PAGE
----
Since its birth in 1970, Earth Day has become a worldwide movement to garner more attention for the environment, its resources and its species. While the movement has evolved over the years, its ultimate call to action has only gotten louder.
Just because you are at home, cooking more and testing your boredom does not mean you should forget about your carbon footprint reduction checklist. Here are the New York Times’ best at-home, eco-friendly steps that are easy.
The food supply chain is one area that will face many of the consequences of the coronavirus. However, opportunities arise from this situation as well.
Kicking off the first of a five-part series titled The Greenhouse, the New York Times has invited listeners around the U.S. to hear what climate journalists have to say about global warming climate change in the age of the coronavirus. Here’s a recap of the first event.
Energy experts classify oil as a nonrenewable resource. However, that doesn't mean people can't still abide by eco-friendly practices when using it.
We take a closer look at the current environmental issues in the U.S., how it may be exacerbating these problems and what the country may do to resolve them.
In case you’re one of many people often confused about global warming and climate change, the New York Times published the most commonly asked questions and some pretty straightforward answers.
Here’s how recycling has changed in all 50 states since changes in China’s waste import laws—and what we should do about it.
Not every green source of energy will suit your property, but you have several options. Here are three to get your brainstorming started.
CC is the first in the Rocky Mountain Region to achieve this milestone—and it didn’t come without student activism and hard work. Now, other universities are following in suit.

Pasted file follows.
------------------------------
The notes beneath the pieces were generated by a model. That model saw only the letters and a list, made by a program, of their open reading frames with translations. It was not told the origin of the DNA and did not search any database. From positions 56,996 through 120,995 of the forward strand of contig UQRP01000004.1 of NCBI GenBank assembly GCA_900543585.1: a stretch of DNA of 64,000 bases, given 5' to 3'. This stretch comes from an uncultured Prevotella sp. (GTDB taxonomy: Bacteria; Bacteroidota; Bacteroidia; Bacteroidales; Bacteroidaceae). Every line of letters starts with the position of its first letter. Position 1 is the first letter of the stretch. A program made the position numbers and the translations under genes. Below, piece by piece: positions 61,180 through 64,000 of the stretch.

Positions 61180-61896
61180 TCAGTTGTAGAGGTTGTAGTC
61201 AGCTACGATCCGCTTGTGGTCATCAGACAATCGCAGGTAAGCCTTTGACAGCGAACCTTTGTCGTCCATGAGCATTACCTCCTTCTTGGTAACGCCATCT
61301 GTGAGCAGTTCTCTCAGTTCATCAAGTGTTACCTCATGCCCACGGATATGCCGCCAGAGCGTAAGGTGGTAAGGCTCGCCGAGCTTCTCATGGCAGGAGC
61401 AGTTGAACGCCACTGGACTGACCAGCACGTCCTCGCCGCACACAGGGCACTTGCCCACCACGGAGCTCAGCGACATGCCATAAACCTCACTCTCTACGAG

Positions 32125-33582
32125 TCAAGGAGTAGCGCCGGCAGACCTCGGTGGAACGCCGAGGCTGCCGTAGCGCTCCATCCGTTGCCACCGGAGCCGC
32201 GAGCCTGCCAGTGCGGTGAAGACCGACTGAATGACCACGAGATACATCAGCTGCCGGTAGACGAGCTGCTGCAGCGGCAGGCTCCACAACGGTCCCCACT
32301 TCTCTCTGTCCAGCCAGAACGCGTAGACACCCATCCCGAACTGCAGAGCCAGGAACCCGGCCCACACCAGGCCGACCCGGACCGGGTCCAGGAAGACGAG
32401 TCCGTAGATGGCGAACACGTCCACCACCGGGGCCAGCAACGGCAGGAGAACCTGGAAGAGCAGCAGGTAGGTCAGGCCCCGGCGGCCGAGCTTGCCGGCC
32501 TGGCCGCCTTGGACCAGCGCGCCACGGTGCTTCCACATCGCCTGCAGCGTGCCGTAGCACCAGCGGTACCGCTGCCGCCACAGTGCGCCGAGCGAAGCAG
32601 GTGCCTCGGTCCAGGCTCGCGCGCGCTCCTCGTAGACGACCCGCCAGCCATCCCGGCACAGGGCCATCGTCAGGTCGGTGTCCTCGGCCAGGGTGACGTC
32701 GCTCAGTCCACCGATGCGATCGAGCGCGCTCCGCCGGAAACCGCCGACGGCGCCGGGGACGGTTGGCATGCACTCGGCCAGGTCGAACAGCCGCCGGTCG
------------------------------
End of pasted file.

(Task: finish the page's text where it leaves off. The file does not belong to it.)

The Environmental Security Technology Certification Program (ESTCP) released a request for proposals to fund environmental research and development starting in 2021. The pre-proposal deadline is March 5, 2020.
It may seem as though you can finish with any plastic item and throw it into the recycling bin when you're done. Not so fast—surprisingly, not all plastics can be reused.
One of the world’s largest and most environmentally-conscious companies is not stopping its technological and eco-friendly innovation. It recently announced some new products you don’t want to miss.
At the COP25 this week, the World Meteorological Organization (WMO) issued its annual report on the state of global climate change. The data-heavy results are notable, and alarming.
Madrid will host about 25,000 people this week for the 25th Conference of the Parties (COP) to the UN Convention on Climate Change. This summit really does mark the ‘point of no return’ for climate change discussions.
The annual World Energy Outlook was just released, and along with it, various forecasts for the future of energy sources and the climate crisis. Clean energy is growing, but not fast enough, it reports.
As of Oct. 30, the Winning on Reducing Food Waste Initiative launched by three federal agencies is making major strides in the food industry to address the widespread issue of wasted food products. Here’s what it’s all about.
When we talk about the many benefits of sustainability, we often overlook something: innovation.
Now, that hard-to-recycle baby food packaging from Gerber can be put to good use. Through TerraCycle’s mail-in system, consumers can give new life to baby food packaging.
Dutch non-profit called The Ocean Cleanup just launched the Interceptor—a kind of autonomous, water vacuum to collect trash and plastic before it reaches the ocean. This massive cleanup effort is part of its overall goal of lessening plastic waste worldwide.